Steve Hilfiker ’88 was saved by a heart transplant. He’s now dedicated to raising awareness of his rare disease and the importance of organ donation.

By Kris Dreessen

Steve Hilfiker ’88 and his doctors were baffled as he went from healthy and active to struggling to climb stairs. He had cardiac sarcoidosis, a disease in which scar tissue overtakes the heart, but it took five years for doctors to correctly diagnose it.

“Essentially, it turns your heart to stone through scar tissue,” says Hilfiker. The scarring can’t be reversed. “My heart was essentially dead.”

In July 2020, Hilfiker’s heart failed, and he was placed on an intra-aortic balloon pump for life support. Only a heart transplant would save him, and thankfully, a match appeared within a few days. Despite septic shock, an induced coma, and near-death experiences after the surgery, Hilfiker’s health turned around. The new heart he received from 31-year-old Daniel Ray French, a young North Carolina man who died too soon, gave him a second chance — and a mission.

“It was the gift of life,” says Hilfiker, “as if a new life began. My life purpose became crystal clear. I have been called to do this mission. It’s more than a calling — it’s a duty. I have knowledge and experience that will save thousands of lives. I cannot just sit on that.”

Vannessa Blais listens to her brother Danny’s heart, which was transplanted into Steve Hilfiker ’88. He’s creating a documentary about his experiences in an effort to save lives. (Photo courtesy of Hilfiker Life Missions, LLC).

Hilfiker has made milestones in his physical recovery. Ninety days after his hospital discharge, on Thanksgiving Day 2020, he hiked solo to the summit of Sharp Top Mountain in Georgia. And 11 months to the day after his heart failed, Hilfiker succeeded in water skiing with his family once again. But the true change is within, he says.

“Life is beautiful,” says Hilfiker. “We all have something to overcome.”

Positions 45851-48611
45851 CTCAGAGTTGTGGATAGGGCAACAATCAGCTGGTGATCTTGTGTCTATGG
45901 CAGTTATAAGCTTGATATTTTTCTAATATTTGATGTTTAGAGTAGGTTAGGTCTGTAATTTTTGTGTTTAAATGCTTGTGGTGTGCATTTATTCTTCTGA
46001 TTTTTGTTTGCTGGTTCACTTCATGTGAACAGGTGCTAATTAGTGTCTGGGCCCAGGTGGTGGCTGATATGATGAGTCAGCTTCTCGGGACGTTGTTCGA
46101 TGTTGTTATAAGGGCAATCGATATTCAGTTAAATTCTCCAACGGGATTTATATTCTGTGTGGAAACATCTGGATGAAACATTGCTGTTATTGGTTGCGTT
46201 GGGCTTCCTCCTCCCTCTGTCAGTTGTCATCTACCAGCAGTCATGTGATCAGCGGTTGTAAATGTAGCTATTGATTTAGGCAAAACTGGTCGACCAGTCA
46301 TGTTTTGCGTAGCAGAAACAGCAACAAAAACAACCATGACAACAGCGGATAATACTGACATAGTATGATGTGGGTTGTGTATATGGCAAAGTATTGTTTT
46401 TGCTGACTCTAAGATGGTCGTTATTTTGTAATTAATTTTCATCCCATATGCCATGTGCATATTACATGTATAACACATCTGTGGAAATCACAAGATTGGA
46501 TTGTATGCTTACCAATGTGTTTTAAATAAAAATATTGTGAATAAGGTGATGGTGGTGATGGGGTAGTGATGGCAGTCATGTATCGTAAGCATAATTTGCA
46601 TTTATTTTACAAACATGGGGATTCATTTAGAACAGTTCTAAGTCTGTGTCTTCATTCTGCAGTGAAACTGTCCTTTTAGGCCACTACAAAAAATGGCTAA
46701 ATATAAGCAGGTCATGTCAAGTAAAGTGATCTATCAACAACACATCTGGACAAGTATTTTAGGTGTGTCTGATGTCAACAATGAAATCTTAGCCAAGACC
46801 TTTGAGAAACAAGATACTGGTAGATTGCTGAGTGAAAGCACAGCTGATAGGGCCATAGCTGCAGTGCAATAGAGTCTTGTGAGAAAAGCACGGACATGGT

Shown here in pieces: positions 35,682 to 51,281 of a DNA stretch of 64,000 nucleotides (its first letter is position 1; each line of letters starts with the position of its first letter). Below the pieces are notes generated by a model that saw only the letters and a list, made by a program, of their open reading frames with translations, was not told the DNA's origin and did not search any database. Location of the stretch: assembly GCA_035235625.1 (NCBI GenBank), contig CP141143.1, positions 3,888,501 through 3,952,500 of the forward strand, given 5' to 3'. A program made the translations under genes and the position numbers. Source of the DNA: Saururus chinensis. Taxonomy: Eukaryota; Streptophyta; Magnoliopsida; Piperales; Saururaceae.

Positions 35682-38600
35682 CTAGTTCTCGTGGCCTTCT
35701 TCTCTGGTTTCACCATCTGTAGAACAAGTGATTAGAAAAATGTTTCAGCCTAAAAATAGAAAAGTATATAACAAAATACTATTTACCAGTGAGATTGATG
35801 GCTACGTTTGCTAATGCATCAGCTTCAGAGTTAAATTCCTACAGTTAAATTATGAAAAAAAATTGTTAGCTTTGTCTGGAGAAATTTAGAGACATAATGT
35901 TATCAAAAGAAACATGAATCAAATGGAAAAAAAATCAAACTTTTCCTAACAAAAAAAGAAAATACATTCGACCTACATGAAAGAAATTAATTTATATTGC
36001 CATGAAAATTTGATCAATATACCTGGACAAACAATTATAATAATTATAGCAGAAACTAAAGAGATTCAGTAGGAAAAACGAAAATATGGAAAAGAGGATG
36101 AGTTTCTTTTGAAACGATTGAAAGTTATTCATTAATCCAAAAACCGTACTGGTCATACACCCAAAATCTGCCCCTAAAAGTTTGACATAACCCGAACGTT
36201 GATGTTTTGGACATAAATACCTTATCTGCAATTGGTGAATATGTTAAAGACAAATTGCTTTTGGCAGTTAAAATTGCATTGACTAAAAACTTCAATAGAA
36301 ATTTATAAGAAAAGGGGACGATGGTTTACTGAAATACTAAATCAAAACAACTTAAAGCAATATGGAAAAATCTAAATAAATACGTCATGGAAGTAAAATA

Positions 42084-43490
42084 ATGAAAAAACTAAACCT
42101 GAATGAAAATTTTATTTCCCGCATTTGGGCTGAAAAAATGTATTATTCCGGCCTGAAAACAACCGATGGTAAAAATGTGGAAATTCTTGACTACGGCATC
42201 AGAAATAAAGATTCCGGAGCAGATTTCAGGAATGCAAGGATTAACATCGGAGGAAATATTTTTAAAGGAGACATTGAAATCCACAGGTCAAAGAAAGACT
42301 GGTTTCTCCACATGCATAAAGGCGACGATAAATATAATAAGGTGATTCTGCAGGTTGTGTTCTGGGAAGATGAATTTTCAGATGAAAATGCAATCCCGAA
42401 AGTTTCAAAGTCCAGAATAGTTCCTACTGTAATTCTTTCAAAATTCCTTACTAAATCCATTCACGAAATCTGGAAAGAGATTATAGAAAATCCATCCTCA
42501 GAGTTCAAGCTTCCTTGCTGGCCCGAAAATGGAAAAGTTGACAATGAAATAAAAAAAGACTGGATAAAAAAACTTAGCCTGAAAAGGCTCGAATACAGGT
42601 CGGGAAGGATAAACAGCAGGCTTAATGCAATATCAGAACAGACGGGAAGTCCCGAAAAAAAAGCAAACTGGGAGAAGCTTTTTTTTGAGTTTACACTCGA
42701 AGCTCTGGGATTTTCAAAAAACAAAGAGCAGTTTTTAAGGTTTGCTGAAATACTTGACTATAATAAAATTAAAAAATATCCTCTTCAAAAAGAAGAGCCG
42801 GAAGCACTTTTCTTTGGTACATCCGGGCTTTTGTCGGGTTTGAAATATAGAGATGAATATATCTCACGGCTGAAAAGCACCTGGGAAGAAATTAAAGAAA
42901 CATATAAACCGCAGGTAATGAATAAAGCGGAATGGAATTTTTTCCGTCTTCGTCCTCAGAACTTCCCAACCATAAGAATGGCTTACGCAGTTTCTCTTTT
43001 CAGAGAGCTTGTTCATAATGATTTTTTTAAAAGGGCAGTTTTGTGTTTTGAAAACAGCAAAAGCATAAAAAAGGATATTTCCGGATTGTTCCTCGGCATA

Hilfiker created Hilfiker Life Missions, LLC, and two nonprofit organizations. The Daniel Foundation for Organ Donation and Sarcoidosis Awareness (FODASA), named for Hilfiker’s heart donor, raises awareness about the disease and supports organ donation. The Foundation for Early Detection and Sarcoidosis Awareness (FEDASA) supports legislation and research efforts regarding early detection of the disease, including developing an educational model for medical schools to improve detection and care for sarcoidosis.

Hilfiker produced a six-minute film, “Stoneheart: An Undying Gift,” which screened at the Cannes International Film Festival in May 2022. He and director Nicholas Markart attended the event in France and are now creating a feature-length documentary about Hilfiker’s experience and the impact the disease, organ donation and transplantation have on people. They are meeting and interviewing patients, survivors and families of donors all over the world and continuing to raise awareness with media coverage.

“My 31 years of experience as CEO of Environmental Risk Management, Inc., and more than 20 years walking the halls of the Florida House and Senate in my role as an environmental consultant made it easy to become a film producer,” says Hilfiker.

Hilfiker was inspired to meet Vanessa Blais, Daniel’s sister, and invited her to attend four Elton John shows with him on the singer’s recent tour. Blais and Hilfiker used a stethoscope so she could listen to her brother’s heart during the song “Someone Saved My Life Tonight.” Hilfiker hopes to gain Elton John’s attention for the cause.

The documentary film, when finished, will share his story and the stories of many others. He hopes using his voice will help patients achieve quicker diagnoses and recovery and inspire others to become organ donors.

“My mission,” Hilfiker says, “is to save lives. We will advance methods of early detection for cardiac sarcoidosis, bring treatment before sudden death or heart failure and increase the donor pool so fewer patients perish waiting in the agonizing line for a transplant.”